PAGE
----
Inside the Lawsuit Over 'God' in the Presidential Oath

Why shouldn't  Barack Obama say "so help me God" when he takes the oath of office on Jan. 20? That's what I wondered when I learned of the lawsuit, to be heard by a federal judge this week, which aims to prevent him from doing so. Obama is a religious man who has spoken often and eloquently about God. It seemed to me reasonable that he would want to ask for divine guidance on this, the most momentous day of his life—at such a critical time for our country and the world.

On the right, the lawsuit—filed by the atheist gadfly Michael Newdow—is being derided as frivolous. Even some of Newdow's ideological allies are steering clear. Barry Lynn, executive director of Americans United for the Separation of Church and State, says the suit is ill timed and would not have joined it, if asked. "I don't believe the judicial climate in 2009 is likely to generate success for this lawsuit," he says.

On close inspection, though, Newdow's case offers an important lesson in American history and public piety. Many Americans expect and even desire a certain amount of religious pomp at presidential Inaugurations because each ceremony in recent memory—captured on television—has had plenty of it. We believe presidents always say "so help me God" as they're being sworn in. They always invite one or two (sometimes three or four) clerics to offer public prayers before and after the ceremony—another element that Newdow wants excised from the proceedings.

Except they don't. The congressional oath, which is used for members of Congress and other government employees, includes the phrase "so help me God." The presidential oath of office, laid down in the Constitution, does not. The incoming president closes his oath by swearing to "preserve, protect and defend the Constitution of the United States." That's it. The fact is, according to Donald Ritchie, a historian at the Senate Historical Office, we have no idea what most 19th-century presidents have said about God as they were sworn in because for most of American history there were no microphones and no recording devices. Legend has it that George Washington said "So help me God" at his Inauguration, but new scholarship shows that this story may be as apocryphal as the one about the cherry tree.

Similarly, prayers offered by guest clerics—which this year have stirred such controversy—are a 20th-century phenomenon. Ritchie says the first known instance of an invocation by an outsider was probably in 1941, when Franklin D. Roosevelt, an Episcopalian looking ahead to war, invited a Catholic priest to pray. As the Cold War began with its threat of what was known as "Godless communism," American expressions of religiosity grew fervent. "Under God" in the Pledge of Allegiance, "In God We Trust" as the national motto—all these were innovations of the 1950s. In 1957, Dwight D. Eisenhower invited four clerics, including a rabbi and a Greek Orthodox archbishop, to pray at his Inauguration. Billy Graham offered prayers at eight Inaugurations starting in 1953, his angular face an international symbol of American Christian piety.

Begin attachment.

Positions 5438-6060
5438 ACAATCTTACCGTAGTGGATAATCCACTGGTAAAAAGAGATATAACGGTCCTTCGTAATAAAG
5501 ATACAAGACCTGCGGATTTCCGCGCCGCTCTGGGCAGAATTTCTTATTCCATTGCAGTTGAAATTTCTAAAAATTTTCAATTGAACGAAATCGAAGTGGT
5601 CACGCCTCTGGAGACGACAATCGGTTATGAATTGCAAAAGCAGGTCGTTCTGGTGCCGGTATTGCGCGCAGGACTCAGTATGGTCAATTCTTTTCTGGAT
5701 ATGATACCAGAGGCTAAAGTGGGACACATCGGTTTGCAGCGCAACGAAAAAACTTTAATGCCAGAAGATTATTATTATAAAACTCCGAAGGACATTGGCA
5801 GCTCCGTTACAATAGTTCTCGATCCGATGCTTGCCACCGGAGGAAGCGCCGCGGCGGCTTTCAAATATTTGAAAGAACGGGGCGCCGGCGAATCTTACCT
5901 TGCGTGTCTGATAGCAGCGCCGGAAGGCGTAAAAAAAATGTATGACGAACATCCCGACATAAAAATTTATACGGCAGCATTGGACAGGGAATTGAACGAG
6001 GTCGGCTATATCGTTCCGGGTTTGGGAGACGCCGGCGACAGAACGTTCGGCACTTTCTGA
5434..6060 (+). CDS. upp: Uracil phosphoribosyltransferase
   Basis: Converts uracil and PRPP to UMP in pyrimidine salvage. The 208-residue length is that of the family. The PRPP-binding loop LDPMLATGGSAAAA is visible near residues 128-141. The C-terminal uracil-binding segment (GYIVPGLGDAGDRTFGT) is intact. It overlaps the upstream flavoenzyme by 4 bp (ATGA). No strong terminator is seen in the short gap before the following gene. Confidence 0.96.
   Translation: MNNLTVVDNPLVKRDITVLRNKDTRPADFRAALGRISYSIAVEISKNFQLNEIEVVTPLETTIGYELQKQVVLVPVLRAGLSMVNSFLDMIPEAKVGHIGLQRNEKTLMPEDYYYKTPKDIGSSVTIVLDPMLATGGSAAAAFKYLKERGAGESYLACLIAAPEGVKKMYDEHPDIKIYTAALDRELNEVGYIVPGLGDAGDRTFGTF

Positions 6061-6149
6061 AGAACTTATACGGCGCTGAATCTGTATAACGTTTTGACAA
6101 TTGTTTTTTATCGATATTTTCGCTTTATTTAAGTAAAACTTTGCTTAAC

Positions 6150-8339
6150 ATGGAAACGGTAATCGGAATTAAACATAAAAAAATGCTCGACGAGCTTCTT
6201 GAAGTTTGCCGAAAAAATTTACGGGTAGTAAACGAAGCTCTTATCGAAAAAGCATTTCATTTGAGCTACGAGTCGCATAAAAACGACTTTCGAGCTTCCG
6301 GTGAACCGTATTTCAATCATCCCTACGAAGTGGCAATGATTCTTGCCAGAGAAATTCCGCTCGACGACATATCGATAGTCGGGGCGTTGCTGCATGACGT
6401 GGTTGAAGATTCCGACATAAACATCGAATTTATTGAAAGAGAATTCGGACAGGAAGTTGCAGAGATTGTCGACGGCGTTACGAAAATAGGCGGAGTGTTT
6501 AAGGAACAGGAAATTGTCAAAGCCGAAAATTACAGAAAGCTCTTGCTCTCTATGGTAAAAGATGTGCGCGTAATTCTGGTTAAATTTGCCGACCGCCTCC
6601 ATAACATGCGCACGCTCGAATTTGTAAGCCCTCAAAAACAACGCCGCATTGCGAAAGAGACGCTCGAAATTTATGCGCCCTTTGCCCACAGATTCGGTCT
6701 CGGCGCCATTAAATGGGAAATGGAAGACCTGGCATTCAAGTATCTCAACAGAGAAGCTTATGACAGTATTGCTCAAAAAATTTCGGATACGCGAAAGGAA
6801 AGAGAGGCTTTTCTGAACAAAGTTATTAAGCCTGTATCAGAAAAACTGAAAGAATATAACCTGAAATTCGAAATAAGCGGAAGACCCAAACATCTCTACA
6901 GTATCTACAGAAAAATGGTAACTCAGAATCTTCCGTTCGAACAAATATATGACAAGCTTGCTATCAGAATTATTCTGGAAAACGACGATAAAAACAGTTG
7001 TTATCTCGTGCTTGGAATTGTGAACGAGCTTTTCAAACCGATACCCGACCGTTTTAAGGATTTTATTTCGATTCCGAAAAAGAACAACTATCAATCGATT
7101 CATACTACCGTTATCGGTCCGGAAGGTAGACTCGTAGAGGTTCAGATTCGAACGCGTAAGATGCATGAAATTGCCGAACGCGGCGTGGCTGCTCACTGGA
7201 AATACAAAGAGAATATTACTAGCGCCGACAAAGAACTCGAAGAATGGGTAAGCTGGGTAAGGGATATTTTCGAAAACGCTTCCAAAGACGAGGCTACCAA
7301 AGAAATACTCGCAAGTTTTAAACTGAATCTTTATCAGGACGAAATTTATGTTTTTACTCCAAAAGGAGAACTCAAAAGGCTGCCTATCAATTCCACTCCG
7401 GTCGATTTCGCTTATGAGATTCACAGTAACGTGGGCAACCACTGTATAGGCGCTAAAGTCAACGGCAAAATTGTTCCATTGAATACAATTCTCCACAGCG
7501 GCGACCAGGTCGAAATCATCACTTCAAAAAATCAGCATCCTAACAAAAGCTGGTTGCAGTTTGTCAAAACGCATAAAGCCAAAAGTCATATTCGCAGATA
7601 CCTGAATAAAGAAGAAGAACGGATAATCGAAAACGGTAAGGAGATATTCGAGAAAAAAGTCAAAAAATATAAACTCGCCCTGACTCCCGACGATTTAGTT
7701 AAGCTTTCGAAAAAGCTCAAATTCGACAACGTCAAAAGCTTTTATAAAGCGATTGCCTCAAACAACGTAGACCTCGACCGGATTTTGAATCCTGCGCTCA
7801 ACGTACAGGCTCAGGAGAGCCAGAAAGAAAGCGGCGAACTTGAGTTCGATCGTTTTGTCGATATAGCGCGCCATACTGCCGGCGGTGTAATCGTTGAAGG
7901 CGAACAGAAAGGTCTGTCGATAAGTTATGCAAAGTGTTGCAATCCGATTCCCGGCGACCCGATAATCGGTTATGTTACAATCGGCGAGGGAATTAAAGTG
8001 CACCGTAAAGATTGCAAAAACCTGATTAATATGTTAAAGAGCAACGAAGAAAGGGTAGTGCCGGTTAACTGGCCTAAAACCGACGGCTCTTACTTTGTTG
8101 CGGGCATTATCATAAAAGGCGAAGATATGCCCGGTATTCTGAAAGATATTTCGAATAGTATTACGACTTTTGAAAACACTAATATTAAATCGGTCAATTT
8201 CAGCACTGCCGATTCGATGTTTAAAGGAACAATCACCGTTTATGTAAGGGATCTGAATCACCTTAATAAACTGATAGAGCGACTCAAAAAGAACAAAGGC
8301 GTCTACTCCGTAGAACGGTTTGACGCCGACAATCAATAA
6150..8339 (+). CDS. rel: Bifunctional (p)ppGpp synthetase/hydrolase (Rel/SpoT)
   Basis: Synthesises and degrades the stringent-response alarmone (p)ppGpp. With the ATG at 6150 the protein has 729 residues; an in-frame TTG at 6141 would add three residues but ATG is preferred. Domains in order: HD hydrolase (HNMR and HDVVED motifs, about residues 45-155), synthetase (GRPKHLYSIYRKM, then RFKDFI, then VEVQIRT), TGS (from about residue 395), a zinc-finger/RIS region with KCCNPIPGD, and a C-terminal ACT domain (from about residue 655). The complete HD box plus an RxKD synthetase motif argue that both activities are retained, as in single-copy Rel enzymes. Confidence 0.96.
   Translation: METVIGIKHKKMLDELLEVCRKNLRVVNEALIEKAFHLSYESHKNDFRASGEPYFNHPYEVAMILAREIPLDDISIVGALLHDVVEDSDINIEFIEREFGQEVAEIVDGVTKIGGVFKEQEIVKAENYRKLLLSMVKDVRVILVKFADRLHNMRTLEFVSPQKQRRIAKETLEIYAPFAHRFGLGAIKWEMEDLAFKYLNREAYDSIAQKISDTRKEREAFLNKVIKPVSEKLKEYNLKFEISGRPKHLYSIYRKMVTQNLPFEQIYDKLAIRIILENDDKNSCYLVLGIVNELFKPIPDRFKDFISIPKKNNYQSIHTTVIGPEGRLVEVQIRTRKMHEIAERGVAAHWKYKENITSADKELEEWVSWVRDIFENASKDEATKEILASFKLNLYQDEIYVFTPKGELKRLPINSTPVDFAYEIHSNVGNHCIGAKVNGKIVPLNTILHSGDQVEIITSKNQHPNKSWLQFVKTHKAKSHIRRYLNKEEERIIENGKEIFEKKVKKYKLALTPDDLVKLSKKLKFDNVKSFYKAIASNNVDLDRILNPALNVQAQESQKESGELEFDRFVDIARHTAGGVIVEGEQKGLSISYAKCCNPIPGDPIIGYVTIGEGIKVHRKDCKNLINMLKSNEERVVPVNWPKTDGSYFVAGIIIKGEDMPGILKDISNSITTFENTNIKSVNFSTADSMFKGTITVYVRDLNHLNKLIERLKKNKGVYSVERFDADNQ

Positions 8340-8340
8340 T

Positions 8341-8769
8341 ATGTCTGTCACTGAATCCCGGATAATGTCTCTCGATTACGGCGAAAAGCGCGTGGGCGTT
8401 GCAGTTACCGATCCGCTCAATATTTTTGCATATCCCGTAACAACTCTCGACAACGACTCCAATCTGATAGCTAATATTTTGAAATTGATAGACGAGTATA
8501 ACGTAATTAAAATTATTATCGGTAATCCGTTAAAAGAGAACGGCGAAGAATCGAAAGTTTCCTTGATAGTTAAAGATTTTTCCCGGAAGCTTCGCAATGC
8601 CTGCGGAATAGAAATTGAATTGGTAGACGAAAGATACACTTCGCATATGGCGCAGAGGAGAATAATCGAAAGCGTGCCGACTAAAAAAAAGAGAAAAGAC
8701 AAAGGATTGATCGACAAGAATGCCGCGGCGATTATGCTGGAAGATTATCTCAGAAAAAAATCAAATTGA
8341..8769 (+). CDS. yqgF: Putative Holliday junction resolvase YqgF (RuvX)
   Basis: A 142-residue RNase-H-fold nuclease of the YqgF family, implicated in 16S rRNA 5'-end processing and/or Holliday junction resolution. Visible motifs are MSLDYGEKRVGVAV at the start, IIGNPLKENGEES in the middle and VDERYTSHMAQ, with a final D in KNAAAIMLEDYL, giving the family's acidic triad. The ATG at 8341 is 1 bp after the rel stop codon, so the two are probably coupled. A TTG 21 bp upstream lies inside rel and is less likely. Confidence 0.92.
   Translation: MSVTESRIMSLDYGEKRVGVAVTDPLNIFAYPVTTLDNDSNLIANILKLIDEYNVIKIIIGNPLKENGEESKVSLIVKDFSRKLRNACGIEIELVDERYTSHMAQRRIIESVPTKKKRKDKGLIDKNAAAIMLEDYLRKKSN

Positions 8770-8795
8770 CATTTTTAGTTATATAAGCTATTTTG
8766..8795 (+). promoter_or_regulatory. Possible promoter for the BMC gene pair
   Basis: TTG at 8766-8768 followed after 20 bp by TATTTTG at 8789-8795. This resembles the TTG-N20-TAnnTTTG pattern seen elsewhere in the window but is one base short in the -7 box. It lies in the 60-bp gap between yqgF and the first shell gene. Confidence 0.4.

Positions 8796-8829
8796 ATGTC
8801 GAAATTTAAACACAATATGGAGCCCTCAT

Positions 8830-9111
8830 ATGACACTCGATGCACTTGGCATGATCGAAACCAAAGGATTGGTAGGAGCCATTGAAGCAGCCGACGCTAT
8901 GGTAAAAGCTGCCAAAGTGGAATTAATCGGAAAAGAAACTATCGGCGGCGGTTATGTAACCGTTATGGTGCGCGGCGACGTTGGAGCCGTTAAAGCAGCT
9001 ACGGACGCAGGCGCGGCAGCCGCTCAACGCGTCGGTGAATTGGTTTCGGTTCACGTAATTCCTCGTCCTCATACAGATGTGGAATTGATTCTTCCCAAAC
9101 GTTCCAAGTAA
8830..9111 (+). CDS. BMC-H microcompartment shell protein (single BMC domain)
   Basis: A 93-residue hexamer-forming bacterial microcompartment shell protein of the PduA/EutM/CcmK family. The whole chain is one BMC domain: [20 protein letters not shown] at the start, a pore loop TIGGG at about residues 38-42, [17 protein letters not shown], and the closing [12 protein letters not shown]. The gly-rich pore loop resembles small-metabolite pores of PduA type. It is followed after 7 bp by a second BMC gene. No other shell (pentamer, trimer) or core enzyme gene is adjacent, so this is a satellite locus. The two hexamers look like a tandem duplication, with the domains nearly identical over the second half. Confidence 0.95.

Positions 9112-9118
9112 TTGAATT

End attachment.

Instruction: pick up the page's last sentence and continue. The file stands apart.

What we think of, then, as the conventional religiosity of Inaugurations is conventional only by recent standards—and conventions, as Obama well knows, can change. According to an affidavit by Jeffrey Minear, chief of staff to Chief Justice John Roberts, who is the defendant in the lawsuit, Obama wants to say "so help me God"—and by all means, he should do so. The public prayers by two Christian ministers are more problematic. Today, the greatest threats to our safety come not from godless communists but from religious fundamentalists abroad. Our new president might use his Inauguration then to showcase the values that have made this country great: pluralism, moderation—and the separation of church and state. Though not as politically expedient, the better choice might be to pray in private.

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